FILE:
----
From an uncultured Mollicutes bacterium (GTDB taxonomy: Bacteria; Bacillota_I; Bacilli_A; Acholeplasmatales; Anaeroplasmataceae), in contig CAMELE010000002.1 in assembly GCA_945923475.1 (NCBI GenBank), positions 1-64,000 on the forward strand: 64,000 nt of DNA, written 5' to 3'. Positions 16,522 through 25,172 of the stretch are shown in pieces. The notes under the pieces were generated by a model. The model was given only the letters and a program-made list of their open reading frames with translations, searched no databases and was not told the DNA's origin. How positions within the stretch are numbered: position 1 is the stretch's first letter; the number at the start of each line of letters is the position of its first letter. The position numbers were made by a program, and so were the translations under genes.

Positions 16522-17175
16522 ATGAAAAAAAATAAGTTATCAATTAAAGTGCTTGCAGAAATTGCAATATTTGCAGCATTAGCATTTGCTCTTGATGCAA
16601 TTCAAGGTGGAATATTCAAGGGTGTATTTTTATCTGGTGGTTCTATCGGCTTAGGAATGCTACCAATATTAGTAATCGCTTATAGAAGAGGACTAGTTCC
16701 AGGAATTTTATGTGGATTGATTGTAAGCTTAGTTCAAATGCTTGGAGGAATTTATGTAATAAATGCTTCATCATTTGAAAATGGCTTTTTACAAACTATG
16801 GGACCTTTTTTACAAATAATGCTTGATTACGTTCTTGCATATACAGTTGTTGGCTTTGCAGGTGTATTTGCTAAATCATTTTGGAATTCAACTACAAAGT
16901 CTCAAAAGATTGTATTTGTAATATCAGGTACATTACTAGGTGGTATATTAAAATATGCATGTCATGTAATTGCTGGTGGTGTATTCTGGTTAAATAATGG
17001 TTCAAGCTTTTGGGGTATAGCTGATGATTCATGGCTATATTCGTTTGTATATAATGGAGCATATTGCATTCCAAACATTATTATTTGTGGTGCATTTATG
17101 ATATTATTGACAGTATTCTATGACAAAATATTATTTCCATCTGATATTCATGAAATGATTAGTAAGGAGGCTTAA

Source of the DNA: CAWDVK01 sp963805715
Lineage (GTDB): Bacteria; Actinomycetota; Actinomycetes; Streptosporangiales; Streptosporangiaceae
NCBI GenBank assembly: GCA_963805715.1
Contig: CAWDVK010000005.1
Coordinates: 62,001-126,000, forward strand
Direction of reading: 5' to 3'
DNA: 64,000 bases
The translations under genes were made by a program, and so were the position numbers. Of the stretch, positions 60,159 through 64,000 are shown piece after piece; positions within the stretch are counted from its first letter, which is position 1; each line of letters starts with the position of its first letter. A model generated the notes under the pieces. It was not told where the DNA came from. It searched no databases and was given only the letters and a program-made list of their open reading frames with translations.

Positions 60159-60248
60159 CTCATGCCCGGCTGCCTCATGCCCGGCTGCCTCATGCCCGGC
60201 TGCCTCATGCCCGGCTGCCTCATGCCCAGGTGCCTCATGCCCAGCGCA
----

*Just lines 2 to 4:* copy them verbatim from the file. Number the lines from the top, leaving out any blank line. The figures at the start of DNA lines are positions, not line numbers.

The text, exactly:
Positions 16522-17175
16522 ATGAAAAAAAATAAGTTATCAATTAAAGTGCTTGCAGAAATTGCAATATTTGCAGCATTAGCATTTGCTCTTGATGCAA
16601 TTCAAGGTGGAATATTCAAGGGTGTATTTTTATCTGGTGGTTCTATCGGCTTAGGAATGCTACCAATATTAGTAATCGCTTATAGAAGAGGACTAGTTCC